2273060_Moore_NGFA
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Black & White

Girafternoon Tea, Nairobi, Kenya, 2015

Giraffe Manor is set within 140 acres of indigenous forest in the Langata suburb of Nairobi, which it shares with a resident population of Rothschild Giraffe. The giraffes are so habituated to the Manor and its guests that they join them for breakfast and afternoon tea. I have stayed at the Manor more than half a dozen times to capture the unusual interaction, challenging myself each time to come up with different and compelling compositions.

As soon as I made this photograph during a 2015 stay, I knew I had got the shot that captured the surreal experience of staying at Giraffe Manor. The Manor and adjacent Giraffe Center are committed to the conservation of this endangered subspecies, with a breeding program designed to expand the genetic pool and re-establish the giraffe in parts of its former range.

Location: Nairobi, Kenya
Photograph Date: 2015
Medium: Chromogenic Print
Edition: 200

Additional Information

Dimensions N/A
Available Sizes:

0.7 Meter Classic – (27.50” x 18.25”), 1.0 Meter Classic – (39.25” x 26.25”), 1.5 Meter Classic – (59.00“ x 39.25”), 2.0 Meter Classic – (72.00” x 48.00”)

SKU: N/A

About the Photographer

Robin Moore

Robin Moore is an award-winning photographer, filmmaker, author and conservationist. His photographs regularly appear on the pages of National Geographic Magazine, the Economist, Newsweek and Esquire.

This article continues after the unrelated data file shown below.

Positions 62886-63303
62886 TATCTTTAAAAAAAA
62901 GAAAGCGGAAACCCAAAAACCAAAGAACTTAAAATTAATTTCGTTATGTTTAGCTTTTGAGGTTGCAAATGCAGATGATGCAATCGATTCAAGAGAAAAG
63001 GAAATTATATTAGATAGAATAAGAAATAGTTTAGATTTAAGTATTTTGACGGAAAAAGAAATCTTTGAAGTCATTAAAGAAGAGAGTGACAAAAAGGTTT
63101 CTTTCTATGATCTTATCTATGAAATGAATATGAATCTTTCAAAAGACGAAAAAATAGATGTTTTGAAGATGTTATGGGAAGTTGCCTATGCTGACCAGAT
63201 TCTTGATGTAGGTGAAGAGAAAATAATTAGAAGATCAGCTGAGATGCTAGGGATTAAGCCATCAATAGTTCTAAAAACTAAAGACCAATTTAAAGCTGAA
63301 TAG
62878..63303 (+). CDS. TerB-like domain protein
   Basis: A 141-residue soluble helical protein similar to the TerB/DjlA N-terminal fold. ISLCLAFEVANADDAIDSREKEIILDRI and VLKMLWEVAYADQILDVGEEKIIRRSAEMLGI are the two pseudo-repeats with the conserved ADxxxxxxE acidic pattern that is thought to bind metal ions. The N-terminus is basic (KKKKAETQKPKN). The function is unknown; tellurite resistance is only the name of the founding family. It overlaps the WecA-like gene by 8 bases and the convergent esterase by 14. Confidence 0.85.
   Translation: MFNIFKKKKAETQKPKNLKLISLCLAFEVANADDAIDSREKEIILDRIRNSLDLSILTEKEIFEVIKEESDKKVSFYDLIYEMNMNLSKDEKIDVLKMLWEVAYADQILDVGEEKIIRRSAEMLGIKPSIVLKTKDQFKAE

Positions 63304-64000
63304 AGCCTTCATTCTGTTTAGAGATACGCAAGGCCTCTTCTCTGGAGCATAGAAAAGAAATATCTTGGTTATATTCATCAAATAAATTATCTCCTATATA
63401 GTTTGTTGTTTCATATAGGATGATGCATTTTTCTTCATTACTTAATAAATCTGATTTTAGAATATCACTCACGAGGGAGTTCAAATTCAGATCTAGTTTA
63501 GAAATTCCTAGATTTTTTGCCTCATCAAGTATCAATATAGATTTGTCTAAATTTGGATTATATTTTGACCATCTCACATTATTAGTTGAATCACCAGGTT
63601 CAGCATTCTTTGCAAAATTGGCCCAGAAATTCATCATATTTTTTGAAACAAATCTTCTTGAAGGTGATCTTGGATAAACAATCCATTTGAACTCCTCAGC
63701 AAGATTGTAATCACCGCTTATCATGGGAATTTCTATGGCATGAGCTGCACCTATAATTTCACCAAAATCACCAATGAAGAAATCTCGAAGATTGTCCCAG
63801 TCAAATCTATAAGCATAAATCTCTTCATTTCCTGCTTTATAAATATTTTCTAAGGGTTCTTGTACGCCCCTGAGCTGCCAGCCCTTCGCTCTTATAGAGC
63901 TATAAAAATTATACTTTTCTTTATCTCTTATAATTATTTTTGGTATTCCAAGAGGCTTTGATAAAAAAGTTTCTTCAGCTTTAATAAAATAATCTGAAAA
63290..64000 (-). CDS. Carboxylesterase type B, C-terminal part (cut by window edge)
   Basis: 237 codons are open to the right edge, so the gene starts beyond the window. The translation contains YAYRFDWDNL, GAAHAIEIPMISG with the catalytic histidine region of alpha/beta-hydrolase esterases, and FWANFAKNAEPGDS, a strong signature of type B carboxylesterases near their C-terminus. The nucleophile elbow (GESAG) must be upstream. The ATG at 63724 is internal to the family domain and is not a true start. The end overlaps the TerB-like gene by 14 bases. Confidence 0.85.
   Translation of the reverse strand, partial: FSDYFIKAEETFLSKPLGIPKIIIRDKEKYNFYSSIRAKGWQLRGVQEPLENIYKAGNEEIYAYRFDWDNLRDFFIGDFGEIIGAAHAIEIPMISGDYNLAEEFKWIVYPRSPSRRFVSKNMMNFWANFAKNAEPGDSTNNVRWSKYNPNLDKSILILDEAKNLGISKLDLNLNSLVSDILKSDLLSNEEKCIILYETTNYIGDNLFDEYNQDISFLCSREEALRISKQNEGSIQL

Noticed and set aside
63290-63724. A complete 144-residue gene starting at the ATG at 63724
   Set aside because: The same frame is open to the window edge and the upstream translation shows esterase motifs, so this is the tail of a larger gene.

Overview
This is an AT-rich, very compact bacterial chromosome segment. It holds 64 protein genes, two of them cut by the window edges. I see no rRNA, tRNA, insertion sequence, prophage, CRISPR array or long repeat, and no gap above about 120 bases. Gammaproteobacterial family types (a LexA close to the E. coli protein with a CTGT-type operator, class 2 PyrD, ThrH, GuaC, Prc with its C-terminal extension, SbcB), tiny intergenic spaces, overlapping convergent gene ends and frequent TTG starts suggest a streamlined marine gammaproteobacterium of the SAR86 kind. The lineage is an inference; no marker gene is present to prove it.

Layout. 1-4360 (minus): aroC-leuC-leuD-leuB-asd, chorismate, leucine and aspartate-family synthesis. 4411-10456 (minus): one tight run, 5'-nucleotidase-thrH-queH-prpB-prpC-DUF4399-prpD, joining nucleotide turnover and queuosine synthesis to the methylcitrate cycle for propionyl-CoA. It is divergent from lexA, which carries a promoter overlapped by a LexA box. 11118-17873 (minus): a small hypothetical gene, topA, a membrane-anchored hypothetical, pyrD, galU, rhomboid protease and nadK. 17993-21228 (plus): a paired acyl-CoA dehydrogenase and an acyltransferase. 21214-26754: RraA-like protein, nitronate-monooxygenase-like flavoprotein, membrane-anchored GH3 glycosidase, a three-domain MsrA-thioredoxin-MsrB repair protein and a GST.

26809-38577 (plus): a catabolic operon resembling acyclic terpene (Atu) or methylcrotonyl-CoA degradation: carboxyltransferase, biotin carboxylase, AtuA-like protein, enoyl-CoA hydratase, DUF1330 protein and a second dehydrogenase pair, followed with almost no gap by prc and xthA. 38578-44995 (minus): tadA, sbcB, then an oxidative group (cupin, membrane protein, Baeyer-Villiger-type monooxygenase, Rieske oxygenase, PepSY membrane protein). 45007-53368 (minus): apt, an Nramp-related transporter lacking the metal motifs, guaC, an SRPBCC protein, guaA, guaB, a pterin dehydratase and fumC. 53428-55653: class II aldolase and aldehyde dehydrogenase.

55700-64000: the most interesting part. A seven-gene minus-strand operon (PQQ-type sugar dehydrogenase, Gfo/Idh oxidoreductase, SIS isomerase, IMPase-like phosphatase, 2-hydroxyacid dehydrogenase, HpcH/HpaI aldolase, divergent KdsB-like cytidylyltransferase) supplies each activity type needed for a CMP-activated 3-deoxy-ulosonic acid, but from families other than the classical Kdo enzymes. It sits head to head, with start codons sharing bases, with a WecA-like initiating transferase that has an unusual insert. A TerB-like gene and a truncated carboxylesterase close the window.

Moore developed an interest in nature at a young age while out exploring his home country of Scotland. His interests grew as he began to travel abroad, instilling a desire to protect the places he visited and the creatures that live there.

Since earning his PhD in Biodiversity Conservation, Moore has been a powerful voice in the fight to protect animals and nature. Moore turned to photography in order to tell the stories of his explorations, educating a broader audience. “My passion for wildlife and wild places inspires my photography and motivates me to use my images in any way I can to advance their protection.”

In 2010, Moore’s photography and storytelling came together as he led the "Search for Lost Frogs" campaign. Moore created a "Top 10 Most Wanted" list, inspiring a journey across 21 countries, with 33 teams searching on five continents for the world’s rarest amphibians. This led Moore to release his first book in 2014, "In Search of Lost Frogs", a 70,000-word narrative wrapped around 400 images depicting the search for some of the most elusive creatures on earth. The "Search for Lost Frogs" campaign was wildly successful; within a year, scientists found 20 of the "lost" frogs--one of which had last been seen in 1874.

Moore’s tireless work capturing some of the rarest creatures on film, lead to the shot of two endangered rhinos on the cover of Newsweek Magazine, in the November issue of 2014. The article “Extinct.com— The Black Market Trade for Endangered Animals Flourishes on the Web” exposed how some of the rarest species on Earth are being killed off and traded on Facebook.

Recently, Moore has been working on a project to broaden these efforts to other taxonomic groups. As communications director with Global Wildlife Conservation, he is developing a platform to showcase stories of species both ‘lost and found’.

In between his travels and photography assignments, Moore hosts a podcast for National Geographic called "No Filter," where he interviews fellow award-winning photographers such as, Cory Richards, Joel Sartore and Jim Richardson about their craft.

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